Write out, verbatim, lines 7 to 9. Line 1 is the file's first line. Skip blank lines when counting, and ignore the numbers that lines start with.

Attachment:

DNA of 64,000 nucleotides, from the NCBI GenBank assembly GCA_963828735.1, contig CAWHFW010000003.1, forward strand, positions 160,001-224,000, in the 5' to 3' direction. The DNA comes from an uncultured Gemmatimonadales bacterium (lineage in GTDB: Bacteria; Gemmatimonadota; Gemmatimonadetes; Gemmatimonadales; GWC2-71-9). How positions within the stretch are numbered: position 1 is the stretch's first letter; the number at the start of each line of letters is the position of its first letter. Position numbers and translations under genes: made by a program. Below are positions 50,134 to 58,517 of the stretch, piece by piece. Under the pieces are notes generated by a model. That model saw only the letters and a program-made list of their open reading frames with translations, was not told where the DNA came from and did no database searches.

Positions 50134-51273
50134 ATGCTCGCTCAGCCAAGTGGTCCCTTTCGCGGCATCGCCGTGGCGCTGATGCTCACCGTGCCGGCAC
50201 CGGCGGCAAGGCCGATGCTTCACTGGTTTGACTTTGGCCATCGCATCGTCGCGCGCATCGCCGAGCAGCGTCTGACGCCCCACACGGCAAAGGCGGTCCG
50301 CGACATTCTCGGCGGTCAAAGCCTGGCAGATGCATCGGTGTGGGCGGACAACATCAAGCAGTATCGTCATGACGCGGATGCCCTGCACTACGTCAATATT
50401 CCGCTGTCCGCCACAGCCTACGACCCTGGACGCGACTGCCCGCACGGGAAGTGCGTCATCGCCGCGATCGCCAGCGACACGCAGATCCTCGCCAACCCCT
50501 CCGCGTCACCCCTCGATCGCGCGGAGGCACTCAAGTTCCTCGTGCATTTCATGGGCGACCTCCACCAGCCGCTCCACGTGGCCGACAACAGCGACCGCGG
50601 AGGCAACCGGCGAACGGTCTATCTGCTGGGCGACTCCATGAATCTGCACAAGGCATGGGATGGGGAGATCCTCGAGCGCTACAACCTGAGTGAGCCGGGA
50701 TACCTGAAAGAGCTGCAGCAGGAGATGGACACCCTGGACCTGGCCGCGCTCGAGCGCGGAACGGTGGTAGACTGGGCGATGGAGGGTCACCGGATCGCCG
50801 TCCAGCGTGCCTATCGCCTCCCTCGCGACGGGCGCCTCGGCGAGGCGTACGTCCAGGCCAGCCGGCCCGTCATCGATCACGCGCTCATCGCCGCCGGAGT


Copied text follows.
50501 CCGCGTCACCCCTCGATCGCGCGGAGGCACTCAAGTTCCTCGTGCATTTCATGGGCGACCTCCACCAGCCGCTCCACGTGGCCGACAACAGCGACCGCGG
50601 AGGCAACCGGCGAACGGTCTATCTGCTGGGCGACTCCATGAATCTGCACAAGGCATGGGATGGGGAGATCCTCGAGCGCTACAACCTGAGTGAGCCGGGA
50701 TACCTGAAAGAGCTGCAGCAGGAGATGGACACCCTGGACCTGGCCGCGCTCGAGCGCGGAACGGTGGTAGACTGGGCGATGGAGGGTCACCGGATCGCCG